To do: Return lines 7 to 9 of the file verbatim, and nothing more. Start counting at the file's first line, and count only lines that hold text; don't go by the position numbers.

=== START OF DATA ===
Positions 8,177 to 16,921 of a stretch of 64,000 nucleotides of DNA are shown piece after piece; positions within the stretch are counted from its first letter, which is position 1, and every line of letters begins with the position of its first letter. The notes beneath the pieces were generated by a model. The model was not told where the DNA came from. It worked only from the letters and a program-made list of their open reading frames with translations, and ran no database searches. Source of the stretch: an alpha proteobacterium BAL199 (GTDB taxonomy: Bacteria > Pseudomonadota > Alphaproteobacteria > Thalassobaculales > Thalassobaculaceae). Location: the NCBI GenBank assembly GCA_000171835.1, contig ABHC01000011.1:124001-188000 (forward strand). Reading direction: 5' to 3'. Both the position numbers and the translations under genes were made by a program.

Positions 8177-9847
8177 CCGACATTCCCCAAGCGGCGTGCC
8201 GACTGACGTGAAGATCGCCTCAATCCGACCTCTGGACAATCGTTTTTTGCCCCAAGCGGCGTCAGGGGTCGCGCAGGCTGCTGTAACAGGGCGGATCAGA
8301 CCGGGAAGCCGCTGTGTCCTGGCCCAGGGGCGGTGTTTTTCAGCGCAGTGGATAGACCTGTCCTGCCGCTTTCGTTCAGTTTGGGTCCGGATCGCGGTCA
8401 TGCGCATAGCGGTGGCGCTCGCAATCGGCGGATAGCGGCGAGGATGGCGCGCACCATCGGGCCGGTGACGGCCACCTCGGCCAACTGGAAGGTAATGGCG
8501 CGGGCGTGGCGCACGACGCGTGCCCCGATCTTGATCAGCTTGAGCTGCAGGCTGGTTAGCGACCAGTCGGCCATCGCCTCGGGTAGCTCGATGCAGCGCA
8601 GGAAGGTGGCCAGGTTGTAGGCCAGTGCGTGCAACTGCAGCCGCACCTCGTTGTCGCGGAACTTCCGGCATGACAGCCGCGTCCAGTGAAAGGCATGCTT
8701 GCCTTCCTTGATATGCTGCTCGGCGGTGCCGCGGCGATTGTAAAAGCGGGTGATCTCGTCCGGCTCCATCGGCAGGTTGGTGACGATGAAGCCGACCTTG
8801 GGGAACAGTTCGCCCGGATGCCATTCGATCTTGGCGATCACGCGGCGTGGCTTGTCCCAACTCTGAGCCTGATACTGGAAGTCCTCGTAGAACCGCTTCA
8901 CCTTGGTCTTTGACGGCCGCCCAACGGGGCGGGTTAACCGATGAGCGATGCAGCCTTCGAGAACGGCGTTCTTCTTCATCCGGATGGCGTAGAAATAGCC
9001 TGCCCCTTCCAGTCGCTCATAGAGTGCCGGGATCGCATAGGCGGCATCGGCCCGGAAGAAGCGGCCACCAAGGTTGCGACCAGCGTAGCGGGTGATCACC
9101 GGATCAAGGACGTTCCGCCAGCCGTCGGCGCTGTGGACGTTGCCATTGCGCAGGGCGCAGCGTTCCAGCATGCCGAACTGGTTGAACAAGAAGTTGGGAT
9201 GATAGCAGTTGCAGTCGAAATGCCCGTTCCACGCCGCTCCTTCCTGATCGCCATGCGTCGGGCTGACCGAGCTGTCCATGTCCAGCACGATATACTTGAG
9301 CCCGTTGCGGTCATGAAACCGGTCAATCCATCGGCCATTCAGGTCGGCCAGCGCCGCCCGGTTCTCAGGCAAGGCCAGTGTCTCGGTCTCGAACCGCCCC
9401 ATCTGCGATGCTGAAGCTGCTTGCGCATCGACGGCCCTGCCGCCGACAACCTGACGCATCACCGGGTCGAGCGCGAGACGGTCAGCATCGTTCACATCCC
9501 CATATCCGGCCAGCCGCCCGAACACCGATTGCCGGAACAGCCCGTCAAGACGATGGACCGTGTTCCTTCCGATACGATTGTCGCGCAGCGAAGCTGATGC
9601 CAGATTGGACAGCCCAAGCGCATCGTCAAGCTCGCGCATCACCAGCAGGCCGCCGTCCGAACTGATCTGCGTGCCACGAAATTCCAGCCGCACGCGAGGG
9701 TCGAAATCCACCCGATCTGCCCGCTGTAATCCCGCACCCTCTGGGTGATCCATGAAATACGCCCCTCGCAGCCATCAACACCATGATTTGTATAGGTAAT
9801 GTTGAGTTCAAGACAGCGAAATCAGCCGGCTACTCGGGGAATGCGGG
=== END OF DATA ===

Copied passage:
8501 CGGGCGTGGCGCACGACGCGTGCCCCGATCTTGATCAGCTTGAGCTGCAGGCTGGTTAGCGACCAGTCGGCCATCGCCTCGGGTAGCTCGATGCAGCGCA
8601 GGAAGGTGGCCAGGTTGTAGGCCAGTGCGTGCAACTGCAGCCGCACCTCGTTGTCGCGGAACTTCCGGCATGACAGCCGCGTCCAGTGAAAGGCATGCTT
8701 GCCTTCCTTGATATGCTGCTCGGCGGTGCCGCGGCGATTGTAAAAGCGGGTGATCTCGTCCGGCTCCATCGGCAGGTTGGTGACGATGAAGCCGACCTTG